Cranes are among the earliest tools ever made, and one of the construction machines that has evolved the most across the entire span of human history, changing in purpose and capability from an irrigation device to the tool that enables buildings to reach the heavens.

Depending on whether you define the crane as specifically a lifting tool as it would be used in crane hire today or whether the lever principle is sufficient, the crane is one of the earliest pieces of technology ever constructed, with the shadouf being used over 5000 years ago.

This formed the basis for the Trispastos, the three-pulley crane that was developed by the Ancient Greeks as a lifting device to allow heavy stones to be lifted above the heads of construction workers and change construction forever away from ramps and heavy stones to many smaller stones.

From there, the development of the crane became one of improved technology, building materials and power, with the treadwheel crane being the primary tool for lifting until the development of hydraulic cranes in the 19th century.

However, one common trend with the use of cranes is that they remained stationary for much of human history, with the first step of a construction project involving building the primary tool that will allow the building to commence.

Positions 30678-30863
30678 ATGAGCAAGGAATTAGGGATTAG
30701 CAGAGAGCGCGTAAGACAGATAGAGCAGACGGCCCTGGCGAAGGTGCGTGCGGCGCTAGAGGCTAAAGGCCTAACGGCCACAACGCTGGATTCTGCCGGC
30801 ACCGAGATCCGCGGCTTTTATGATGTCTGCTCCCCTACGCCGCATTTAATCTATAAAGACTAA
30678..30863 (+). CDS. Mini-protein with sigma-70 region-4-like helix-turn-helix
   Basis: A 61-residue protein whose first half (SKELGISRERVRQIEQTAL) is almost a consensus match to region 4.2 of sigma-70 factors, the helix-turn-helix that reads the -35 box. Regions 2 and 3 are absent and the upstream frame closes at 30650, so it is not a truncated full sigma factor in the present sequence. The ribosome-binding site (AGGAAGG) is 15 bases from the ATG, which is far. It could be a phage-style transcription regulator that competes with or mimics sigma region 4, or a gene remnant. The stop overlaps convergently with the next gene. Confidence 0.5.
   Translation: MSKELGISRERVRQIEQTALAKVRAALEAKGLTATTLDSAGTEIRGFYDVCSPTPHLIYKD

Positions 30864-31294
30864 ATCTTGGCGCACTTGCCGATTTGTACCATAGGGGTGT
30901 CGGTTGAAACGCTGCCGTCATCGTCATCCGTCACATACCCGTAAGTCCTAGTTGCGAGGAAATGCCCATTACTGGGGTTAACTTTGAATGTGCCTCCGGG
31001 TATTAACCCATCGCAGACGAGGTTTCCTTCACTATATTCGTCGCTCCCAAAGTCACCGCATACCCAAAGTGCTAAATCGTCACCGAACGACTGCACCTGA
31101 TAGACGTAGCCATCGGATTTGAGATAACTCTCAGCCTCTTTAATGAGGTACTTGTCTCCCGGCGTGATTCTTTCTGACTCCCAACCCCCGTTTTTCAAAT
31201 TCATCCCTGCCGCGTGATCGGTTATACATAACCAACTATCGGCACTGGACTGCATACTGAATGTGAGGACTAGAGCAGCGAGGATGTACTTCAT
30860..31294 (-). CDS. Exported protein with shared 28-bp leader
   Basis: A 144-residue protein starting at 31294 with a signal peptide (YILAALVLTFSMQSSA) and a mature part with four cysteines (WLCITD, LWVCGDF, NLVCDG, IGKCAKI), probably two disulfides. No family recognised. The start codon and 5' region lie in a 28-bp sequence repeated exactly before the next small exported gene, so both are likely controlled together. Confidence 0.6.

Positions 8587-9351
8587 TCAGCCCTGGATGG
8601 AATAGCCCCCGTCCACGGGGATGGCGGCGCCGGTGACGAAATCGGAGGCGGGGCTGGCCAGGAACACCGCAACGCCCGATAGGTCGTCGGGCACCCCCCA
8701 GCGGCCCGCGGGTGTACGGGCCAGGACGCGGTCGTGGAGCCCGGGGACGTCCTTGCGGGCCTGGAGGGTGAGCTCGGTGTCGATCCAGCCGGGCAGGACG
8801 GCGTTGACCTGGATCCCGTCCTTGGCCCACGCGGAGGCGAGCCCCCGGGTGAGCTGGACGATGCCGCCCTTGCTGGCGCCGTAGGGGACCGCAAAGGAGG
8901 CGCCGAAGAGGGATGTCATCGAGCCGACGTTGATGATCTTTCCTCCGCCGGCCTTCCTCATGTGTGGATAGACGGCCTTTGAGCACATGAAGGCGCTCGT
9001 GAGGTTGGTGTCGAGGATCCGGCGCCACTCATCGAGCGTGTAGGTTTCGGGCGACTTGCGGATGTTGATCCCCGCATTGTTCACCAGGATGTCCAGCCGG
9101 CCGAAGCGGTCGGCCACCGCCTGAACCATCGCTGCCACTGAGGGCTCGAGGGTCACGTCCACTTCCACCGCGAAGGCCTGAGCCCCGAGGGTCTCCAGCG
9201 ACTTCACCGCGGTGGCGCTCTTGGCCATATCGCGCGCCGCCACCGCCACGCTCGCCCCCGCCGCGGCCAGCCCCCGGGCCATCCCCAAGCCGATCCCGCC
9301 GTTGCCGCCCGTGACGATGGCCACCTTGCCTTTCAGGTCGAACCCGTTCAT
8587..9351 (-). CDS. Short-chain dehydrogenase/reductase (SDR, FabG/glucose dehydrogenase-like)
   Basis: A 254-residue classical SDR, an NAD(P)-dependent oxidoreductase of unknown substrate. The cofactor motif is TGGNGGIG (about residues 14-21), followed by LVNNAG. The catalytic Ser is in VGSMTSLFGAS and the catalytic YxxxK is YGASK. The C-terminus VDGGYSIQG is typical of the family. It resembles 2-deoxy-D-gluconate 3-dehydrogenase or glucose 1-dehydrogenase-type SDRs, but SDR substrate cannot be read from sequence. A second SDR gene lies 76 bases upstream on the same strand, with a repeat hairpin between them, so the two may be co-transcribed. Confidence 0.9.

This would only begin to change in the latter part of the 19th Century.


From The Rail To The Road

Cranes needed to be fixed to a certain location before they could be used, but there were attempts to make cranes more mobile that did not require much extra development.

The development of the railway meant that larger, heavier pieces of equipment did not necessarily need to remain entirely static. Flatcars, typically used to carry longer, more awkward pieces of cargo, could also be used to carry cranes.

This allowed for the rapid deployment of the new hydraulic, steam-powered cranes, which whilst primarily used to get stricken locomotives back on the rails, could also be used for construction, especially in industrial estates and docks where construction projects were near the rails.

The biggest developer of mobile cranes was Appleby Brothers, a machinery firm started by Charles and Thomas Appleby in 1858.

Less than a decade later, they had showcased a mobile steam crane platform that by the 1890s would become standard on the railways. Some of the cranes developed by 1910 were so powerful and useful they would remain in service for over 70 years.

After the death of the pair, Appleby Corp., managed by Henry Coles, started to produce cranes that were mounted onto petrol-electric homes, with others following suit not long after. Soon after this, Coles Cranes were acquired by Steel and Co. of Sunderland in 1939, ending this period of innovation.

However, Hiab, short for Hydauliska Industri AB, a Swedish company that was primarily known for manufacturing skis up until 1944, found an efficient way in 1947 to use a truck’s petrol engine (as opposed to a separate generator) to power a hydraulic crane, creating the first truck-mounted crane of its type.

This was the genesis of the modern mobile crane, with the main advancements coming in the form of additional telescopic booms to increase height and usability and the adoption of four-wheel-drive to enable versatile military use of mobile cranes.